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The earth is in great peril, due to the corporatization of agriculture, the rising climate crisis, and the ever-increasing levels of global poverty, starvation, and desertification on a massive scale. This present condition of global trauma is not "natural," but a result of humanity's destructive actions. And, according to Masanobu Fukuoka, it is reversible. We need to change not only our methods of earth stewardship, but also the very way we think about the relationship between human beings and nature. Fukuoka grew up on a farm on the island of Shikoku in Japan. As a young man he worked as a customs inspector for plants going into and out of the country. This was in the 1930s when science seemed poised to create a new world of abundance and leisure, when people fully believed they could improve upon nature by applying scientific methods and thereby reap untold rewards. While working there, Fukuoka had an insight that changed his life forever. He returned to his home village and applied this insight to developing a revolutionary new way of farming that he believed would be of great benefit to society. This method, which he called "natural farming," involved working with, not in opposition to, nature. Fukuoka's inspiring and internationally best-selling book, The One-Straw Revolution was first published in English in 1978. In this book, Fukuoka described his philosophy of natural farming and why he came to farm the way he did. One-Straw was a huge success in the West, and spoke directly to the growing movement of organic farmers and activists seeking a new way of life. For years after its publication, Fukuoka traveled around the world spreading his teachings and developing a devoted following of farmers seeking to get closer to the truth of nature. Sowing Seeds in the Desert, a summation of those years of travel and research, is Fukuoka's last major work-and perhaps his most important. Fukuoka spent years working with people and organizations in Africa, India, Southeast Asia, Europe, and the United States, to prove that you could, indeed, grow food and regenerate forests with very little irrigation in the most desolate of places. Only by greening the desert, he said, would the world ever achieve true food security. This revolutionary book presents Fukuoka's plan to rehabilitate the deserts of the world using natural farming, including practical solutions for feeding a growing human population, rehabilitating damaged landscapes, reversing the spread of desertification, and providing a deep understanding of the relationship between human beings and nature. Fukuoka's message comes right at the time when people around the world seem to have lost their frame of reference, and offers us a way forward.

Imagining the Earth

Poetry and the Vision of Nature
Author: John Elder
Publisher: University of Illinois Press
ISBN: 9780252011771
Category: Literary Criticism
Page: 232
View: 3613
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This landmark work explores how our attitudes toward nature are mirrored in and influenced by poetry. Showing us a resurgent vision of harmony between nature and humanity in the work of some of our most widely read poets, Imagining the Earth reveals the power of poetry to identify, interpret, and celebrate a wide range of issues related to nature and our place in it.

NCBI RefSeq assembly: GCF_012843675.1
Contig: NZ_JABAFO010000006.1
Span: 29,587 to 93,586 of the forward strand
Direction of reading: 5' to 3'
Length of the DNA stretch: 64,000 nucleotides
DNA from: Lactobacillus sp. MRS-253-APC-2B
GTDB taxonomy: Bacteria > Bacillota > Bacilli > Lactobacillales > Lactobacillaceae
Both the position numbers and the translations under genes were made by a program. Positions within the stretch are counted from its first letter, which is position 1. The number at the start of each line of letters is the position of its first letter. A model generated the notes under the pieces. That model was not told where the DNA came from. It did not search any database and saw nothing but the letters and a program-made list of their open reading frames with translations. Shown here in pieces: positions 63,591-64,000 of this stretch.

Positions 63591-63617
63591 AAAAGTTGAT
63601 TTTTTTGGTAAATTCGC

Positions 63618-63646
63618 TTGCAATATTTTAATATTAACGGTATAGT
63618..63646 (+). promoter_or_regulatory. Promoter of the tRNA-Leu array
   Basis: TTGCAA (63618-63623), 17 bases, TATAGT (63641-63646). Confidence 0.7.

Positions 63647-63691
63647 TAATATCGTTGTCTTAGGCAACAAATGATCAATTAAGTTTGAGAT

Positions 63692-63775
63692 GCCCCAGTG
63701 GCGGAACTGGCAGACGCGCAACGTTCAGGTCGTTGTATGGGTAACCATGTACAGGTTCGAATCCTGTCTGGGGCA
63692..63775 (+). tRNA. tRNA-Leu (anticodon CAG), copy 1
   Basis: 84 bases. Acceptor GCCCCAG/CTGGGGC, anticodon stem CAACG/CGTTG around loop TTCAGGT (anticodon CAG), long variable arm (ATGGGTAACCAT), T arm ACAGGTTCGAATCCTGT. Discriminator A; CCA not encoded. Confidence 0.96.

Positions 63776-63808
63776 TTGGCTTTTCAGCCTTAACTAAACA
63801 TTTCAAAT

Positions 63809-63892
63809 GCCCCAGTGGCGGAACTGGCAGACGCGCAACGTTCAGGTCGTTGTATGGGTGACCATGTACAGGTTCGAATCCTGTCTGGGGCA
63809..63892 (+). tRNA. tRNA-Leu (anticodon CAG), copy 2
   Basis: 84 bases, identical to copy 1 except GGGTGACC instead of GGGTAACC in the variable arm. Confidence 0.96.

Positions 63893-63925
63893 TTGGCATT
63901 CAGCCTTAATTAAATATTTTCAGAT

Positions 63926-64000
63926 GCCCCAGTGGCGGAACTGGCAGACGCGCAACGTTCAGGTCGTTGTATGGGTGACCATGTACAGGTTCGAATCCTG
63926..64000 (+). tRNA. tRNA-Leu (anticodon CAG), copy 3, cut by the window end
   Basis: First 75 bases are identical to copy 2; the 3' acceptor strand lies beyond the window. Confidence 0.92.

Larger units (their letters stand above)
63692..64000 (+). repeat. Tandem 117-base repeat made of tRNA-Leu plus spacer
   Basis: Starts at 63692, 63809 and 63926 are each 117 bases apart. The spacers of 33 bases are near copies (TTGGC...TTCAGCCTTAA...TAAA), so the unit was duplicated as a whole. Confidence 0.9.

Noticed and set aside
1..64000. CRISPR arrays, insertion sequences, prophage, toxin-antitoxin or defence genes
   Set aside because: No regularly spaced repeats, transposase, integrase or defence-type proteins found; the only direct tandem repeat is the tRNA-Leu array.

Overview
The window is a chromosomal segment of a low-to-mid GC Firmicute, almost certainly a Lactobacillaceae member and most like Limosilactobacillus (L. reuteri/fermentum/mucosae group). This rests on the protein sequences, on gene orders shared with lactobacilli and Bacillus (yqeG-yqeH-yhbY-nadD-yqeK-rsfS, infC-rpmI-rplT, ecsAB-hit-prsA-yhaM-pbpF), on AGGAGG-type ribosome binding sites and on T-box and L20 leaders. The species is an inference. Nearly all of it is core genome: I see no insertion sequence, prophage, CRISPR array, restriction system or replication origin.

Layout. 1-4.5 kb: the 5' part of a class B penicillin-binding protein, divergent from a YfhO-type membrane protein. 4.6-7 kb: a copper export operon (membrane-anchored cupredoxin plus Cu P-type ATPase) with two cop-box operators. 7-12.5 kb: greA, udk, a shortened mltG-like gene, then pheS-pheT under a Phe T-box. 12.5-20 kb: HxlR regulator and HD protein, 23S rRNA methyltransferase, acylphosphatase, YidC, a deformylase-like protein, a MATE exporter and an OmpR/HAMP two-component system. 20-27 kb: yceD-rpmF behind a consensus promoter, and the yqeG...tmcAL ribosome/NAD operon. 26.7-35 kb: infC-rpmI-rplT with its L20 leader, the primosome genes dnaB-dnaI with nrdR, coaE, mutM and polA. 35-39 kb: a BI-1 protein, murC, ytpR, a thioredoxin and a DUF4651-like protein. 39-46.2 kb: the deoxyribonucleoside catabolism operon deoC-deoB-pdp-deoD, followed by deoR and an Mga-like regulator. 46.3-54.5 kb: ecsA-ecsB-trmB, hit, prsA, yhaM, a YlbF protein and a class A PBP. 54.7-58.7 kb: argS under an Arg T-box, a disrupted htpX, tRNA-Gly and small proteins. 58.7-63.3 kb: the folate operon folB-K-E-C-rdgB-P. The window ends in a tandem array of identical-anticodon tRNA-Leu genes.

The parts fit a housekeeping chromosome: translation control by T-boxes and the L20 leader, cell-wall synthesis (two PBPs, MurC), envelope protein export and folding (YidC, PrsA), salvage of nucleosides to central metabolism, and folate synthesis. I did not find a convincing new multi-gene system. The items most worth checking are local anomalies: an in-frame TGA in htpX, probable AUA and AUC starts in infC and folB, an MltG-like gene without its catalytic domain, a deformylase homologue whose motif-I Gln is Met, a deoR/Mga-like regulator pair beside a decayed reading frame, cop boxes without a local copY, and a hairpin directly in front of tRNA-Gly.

Nature Across Cultures

Views of Nature and the Environment in Non-Western Cultures
Author: Helaine Selin
Publisher: Springer Science & Business Media
ISBN: 9401701490
Category: Science
Page: 482
View: 1350
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Nature Across Cultures: Views of Nature and the Environment in Non-Western Cultures consists of about 25 essays dealing with the environmental knowledge and beliefs of cultures outside of the United States and Europe. In addition to articles surveying Islamic, Chinese, Native American, Aboriginal Australian, Indian, Thai, and Andean views of nature and the environment, among others, the book includes essays on Environmentalism and Images of the Other, Traditional Ecological Knowledge, Worldviews and Ecology, Rethinking the Western/non-Western Divide, and Landscape, Nature, and Culture. The essays address the connections between nature and culture and relate the environmental practices to the cultures which produced them. Each essay contains an extensive bibliography. Because the geographic range is global, the book fills a gap in both environmental history and in cultural studies. It should find a place on the bookshelves of advanced undergraduate students, graduate students, and scholars, as well as in libraries serving those groups.

Earthcare

Women and the Environment
Author: Carolyn Merchant
Publisher: Routledge
ISBN: 1136653155
Category: Political Science
Page: 304
View: 6543
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Written by one of the leading thinkers in environmentalism, Earthcare brings together Merchant's existing work on the topic of women and the environment as well as updated and new essays. Earthcare looks at age-old historical associations of women with nature, beginning with Eve and continuing through to environmental activists of today, women's commitment to environmental conservation, and the problematic assumptions of women as caregivers and men as dominating nature.

The Earth Around Us

Maintaining A Livable Planet
Author: Jill Schneiderman
Publisher: Henry Holt and Company
ISBN: 1466814438
Category: Science
Page: 250
View: 664